6 May 2020
You can find the talk in the ‘Download’ section on the right. In it Christine Jakobi-Mirwald explains how books were made in the early Middle Ages using the example of a multi-volume book from Wissembourg. Since the written format does not allow a dialogue between readers and author, we took the liberty of asking Ms Jakobi-Mirwald eight questions about her field of research.
HAB: In your talk you really breathe life into the monk Adeland and his contemporaries. How does one go about opening up history in such a visual, participatory way?
Christine Jakobi-Mirwald: Quite simply, by reading good historical fiction for young adults. I grew up with the likes of Rosemary Sutcliff and Wiebke von Thadden and I was certainly not the only child who became interested in history – and even went on to study it – prompted by the desire to find out if what they wrote was actually true. For me, maintaining this original curiosity should be a guiding principle of doing research.
HAB: How did you arrive at your field of study?
Christine Jakobi-Mirwald: Through roundabout ways, coincidence and the great good fortune to have met the right people at the right time, who then advised me to make some seemingly counter-intuitive decisions. The only constant in the whole process was not art but language, and above all Middle Latin.
HAB: What is your first step when you start investigating a manuscript you know nothing about?
Christine Jakobi-Mirwald: Looking at as many images as I can, and if possible, a fully digitised manuscript. This is becoming easier with every passing day. In the case of the impeccable in-depth cataloguing of the Wissembourg codices, the entire catalogue entry including classification and literature is prepared in bite-sized chunks and furnished with helpful links, which saves you an enormous amount of time. I make myself acquainted with the text as far as possible using Internet resources and my own reference library, and then I go to the library and look at the original if that is an option. In this case, sadly it was not.
HAB: How did you come across the Wissembourg manuscript?
Christine Jakobi-Mirwald: I’ve still never seen it, unfortunately. I knew about it and found out more when Stefanie Westphal introduced it at a conference in Trier in 2018. Her talk had the wonderfully lively title ‘Ubi sunt imagines’, which I just loved because it was so similar to my own title, ‘Is your picture really necessary?’ This quote brilliantly sums up the reserved attitude of the court scholar Theodulf von Orléans and points out that images were not considered nearly as important as we think today. So it was wonderful to get the Wissembourg holdings – and especially under this title – as an affirmation, as it were.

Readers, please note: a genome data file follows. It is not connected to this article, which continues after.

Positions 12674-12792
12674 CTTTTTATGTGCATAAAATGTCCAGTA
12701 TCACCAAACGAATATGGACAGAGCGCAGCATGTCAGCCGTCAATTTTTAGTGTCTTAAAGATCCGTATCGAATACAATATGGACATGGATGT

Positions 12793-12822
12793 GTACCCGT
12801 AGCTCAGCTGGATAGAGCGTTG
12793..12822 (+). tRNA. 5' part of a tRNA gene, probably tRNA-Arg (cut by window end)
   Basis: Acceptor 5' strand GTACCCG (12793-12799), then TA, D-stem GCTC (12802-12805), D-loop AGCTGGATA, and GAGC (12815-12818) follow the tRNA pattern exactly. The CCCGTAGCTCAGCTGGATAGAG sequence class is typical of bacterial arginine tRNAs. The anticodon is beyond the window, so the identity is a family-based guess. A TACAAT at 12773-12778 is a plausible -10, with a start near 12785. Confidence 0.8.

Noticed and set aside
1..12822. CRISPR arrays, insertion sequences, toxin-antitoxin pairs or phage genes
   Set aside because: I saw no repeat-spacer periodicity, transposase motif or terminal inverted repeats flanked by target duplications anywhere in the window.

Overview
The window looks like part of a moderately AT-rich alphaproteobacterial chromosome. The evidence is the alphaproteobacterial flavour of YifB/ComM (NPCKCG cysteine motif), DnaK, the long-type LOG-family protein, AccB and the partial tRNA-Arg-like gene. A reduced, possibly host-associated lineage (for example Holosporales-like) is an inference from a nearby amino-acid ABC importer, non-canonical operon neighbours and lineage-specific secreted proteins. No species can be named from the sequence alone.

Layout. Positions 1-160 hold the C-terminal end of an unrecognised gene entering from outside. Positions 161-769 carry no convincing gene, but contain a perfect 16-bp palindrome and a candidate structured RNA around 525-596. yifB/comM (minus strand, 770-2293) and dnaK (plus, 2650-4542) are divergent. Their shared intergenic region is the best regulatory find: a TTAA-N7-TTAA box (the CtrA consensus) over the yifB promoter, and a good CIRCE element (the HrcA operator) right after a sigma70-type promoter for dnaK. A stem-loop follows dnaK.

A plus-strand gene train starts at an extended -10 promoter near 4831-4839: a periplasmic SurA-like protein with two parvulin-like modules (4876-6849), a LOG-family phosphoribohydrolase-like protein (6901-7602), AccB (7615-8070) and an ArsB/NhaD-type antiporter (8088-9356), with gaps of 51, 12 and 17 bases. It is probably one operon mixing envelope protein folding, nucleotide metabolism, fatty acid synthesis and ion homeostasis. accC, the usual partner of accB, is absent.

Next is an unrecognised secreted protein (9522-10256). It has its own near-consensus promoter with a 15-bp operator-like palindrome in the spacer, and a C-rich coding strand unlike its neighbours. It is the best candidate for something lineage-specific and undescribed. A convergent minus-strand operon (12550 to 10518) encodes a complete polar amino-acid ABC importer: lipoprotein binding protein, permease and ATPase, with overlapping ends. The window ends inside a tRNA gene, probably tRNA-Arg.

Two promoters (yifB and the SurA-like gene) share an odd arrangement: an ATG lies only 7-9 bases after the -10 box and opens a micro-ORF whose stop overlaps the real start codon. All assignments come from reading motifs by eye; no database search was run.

HAB: Is 14. Weiss. a ‘typical’ Wissembourg manuscript of the early 9th century?
Christine Jakobi-Mirwald: Yes, because it is a good example of the production of its time in terms of the script and other features. It also teaches us a great deal about what went into producing a book containing a lot of text at that time. The book was not necessarily made in the same order it reads, and the different volumes were not illuminated uniformly; in fact, there is often very little consistency to the features at all. The script was important and the ornamentation helped structure the manuscript but it was also a badge of honour for bible and patristic manuscripts.
HAB: Where would the illustrator and scribe of 14. Weiss. have learned their craft? And were they perhaps one and the same person?
Christine Jakobi-Mirwald: The scriptorium had not been up and running long but it had already copied official documents and would have trained up scribes in monasteries. The popular question as to whether scribe and illustrator were indeed one and the same person is impossible to answer with any certainty. Even if the same scribe and illustrator always appear together in a small scriptorium, one can say ‘highly likely’ at best – but there can never be any proof. Not even a seemingly unequivocal note from the scribe or benefactor provides clarity because ‘xy scripsit et pinxit’ can also mean ‘xy commissioned the writing and illustration work’.
HAB: What parchment stitching do you like the most?
Christine Jakobi-Mirwald: Favouritism shouldn’t be encouraged, you know! Recreating the stitching was great fun and it taught me a huge amount. It was possible to recreate some of the stitches simply by studying them carefully and learning things like needle binding from Living History people. But those brightly coloured ‘hemstitches’ in a staggered Breton stitch, I can’t do those. It’s like drawing interlace patterns: it just doesn’t add up. The re-enactment process has certainly taught me one thing: humility.
HAB: If you had been an Adeland devotee, what form of craftsmanship would you most like to have adopted in bookmaking?
Christine Jakobi-Mirwald: Well, first of all, I am very happy that I didn’t live at that time. It was certainly not much fun, especially for women. We shouldn’t forget that we enjoy freedoms today that were unthinkable even for our grandmothers. In the 9th century the only chance a woman had of not being married off as a teenager and being condemned to a life of hard labour and then probably dying while giving birth for the tenth time, was by entering a convent. But you needed a dowry to enter a convent. And if hourly prayers, choir singing and convent work were the best thing that could happen to a woman in those days, I’m happy to be alive today. If I had to live in the Middle Ages, then preferably as a man. Being the elder St Gallen brother, who bossed everyone around, always knew best and just took care of the bookbinding, that sounds alright to me …